Adrian McCurdy has evolved unusual methods of converting trees to furniture and occasional sculptural pieces. By combining a fine art background and the family tradition in wood-crafts, he has developed some of the more ancient skills adaptable for the modern home.
Looking for the inherent potential of well chosen material, Adrian has resorted to the closer contact possible by hand-making furniture from the very earliest stage. Since the first commissions in 1992, he has experimented with the possibilities of segmenting a tree-butt without resorting to buying planks. Re-visiting the ancient craft of cleaving with wedge and mallet is ideal for smaller items such as stools and boxes.
After studying Fine Art in Nottingham, McCurdy move to Scotland in 1976 and began painting. Income was supplemented by periods first assisting Tim Stead (furniture) to experience then with McCurdy and Co. in Berkshire, where historical oak-frame projects as varied as the London Globe Theatre and the structural repair of buildings were contracts. This has formed an invaluable background to confidence and decisions in designing and making new furniture.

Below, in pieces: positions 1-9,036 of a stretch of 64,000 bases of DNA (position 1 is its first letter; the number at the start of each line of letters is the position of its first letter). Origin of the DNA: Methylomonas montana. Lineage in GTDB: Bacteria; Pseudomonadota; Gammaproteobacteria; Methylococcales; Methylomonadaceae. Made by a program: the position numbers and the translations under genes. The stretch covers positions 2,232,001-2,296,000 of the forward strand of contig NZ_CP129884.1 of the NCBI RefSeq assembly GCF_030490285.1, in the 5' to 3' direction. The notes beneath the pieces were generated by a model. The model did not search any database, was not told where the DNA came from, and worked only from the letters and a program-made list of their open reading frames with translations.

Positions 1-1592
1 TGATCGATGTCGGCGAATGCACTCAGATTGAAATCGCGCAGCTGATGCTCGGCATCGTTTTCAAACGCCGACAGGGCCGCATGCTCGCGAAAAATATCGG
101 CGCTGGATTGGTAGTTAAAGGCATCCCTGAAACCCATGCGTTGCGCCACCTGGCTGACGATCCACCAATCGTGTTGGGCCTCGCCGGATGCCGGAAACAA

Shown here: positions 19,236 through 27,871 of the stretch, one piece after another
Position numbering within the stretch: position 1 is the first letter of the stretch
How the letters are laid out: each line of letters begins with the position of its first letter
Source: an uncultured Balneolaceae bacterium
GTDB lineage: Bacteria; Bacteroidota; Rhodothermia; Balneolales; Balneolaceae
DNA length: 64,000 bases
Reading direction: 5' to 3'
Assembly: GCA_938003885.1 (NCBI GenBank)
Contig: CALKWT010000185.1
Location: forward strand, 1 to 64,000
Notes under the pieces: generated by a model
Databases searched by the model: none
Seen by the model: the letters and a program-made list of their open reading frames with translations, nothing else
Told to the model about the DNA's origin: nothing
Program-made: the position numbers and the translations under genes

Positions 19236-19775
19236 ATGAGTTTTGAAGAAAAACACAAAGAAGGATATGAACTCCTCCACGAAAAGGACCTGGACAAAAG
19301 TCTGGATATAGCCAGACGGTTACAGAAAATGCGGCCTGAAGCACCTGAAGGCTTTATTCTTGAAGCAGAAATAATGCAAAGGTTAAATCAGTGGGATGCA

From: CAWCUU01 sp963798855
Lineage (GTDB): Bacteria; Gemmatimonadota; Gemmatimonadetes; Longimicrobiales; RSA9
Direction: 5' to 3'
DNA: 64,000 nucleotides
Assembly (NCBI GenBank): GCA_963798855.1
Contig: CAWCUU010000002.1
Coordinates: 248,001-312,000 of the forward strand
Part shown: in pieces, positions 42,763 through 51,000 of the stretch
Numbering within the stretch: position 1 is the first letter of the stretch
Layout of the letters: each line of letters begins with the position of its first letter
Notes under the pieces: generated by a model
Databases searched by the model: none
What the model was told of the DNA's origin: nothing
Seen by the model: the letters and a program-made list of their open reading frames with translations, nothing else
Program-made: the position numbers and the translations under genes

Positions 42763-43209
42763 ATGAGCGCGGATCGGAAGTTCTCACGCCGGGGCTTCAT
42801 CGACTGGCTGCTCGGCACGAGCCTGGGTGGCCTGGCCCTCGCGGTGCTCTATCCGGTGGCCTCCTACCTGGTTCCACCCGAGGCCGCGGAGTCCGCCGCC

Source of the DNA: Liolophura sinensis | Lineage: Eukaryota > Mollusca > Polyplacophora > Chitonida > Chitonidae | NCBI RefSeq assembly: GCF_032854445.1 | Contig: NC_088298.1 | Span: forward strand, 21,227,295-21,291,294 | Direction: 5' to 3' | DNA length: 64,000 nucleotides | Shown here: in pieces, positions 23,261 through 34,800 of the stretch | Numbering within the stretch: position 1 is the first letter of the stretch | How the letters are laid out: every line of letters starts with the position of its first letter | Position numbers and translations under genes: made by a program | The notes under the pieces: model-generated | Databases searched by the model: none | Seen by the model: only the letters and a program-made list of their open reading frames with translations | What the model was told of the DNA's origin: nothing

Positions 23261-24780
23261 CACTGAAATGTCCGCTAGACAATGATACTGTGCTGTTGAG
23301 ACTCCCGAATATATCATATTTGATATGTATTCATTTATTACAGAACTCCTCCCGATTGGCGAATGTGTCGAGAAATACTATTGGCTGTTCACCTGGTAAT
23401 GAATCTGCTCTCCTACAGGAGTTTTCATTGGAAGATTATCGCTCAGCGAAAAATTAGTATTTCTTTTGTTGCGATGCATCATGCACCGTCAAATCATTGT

First commissions in furniture came after helping re-construct the medieval Barley Hall in York. Adrian was offered the opportunity to create the first batch of furniture there for public display. It spelled an abrupt shift from painting as a main occupation, to discover a personal preference for simple early oak furniture using wedges and pegs rather than complicated joints. Through research and commissions he has developed methods and techniques that borrow both from history and contemporary style.
In the last few years he has created a Pictish throne for the Museum of Scotland, shown at 100%design in London and had a sculptural piece displayed at the Cheonjgu Biennale in South Korea.
Year Established: 1992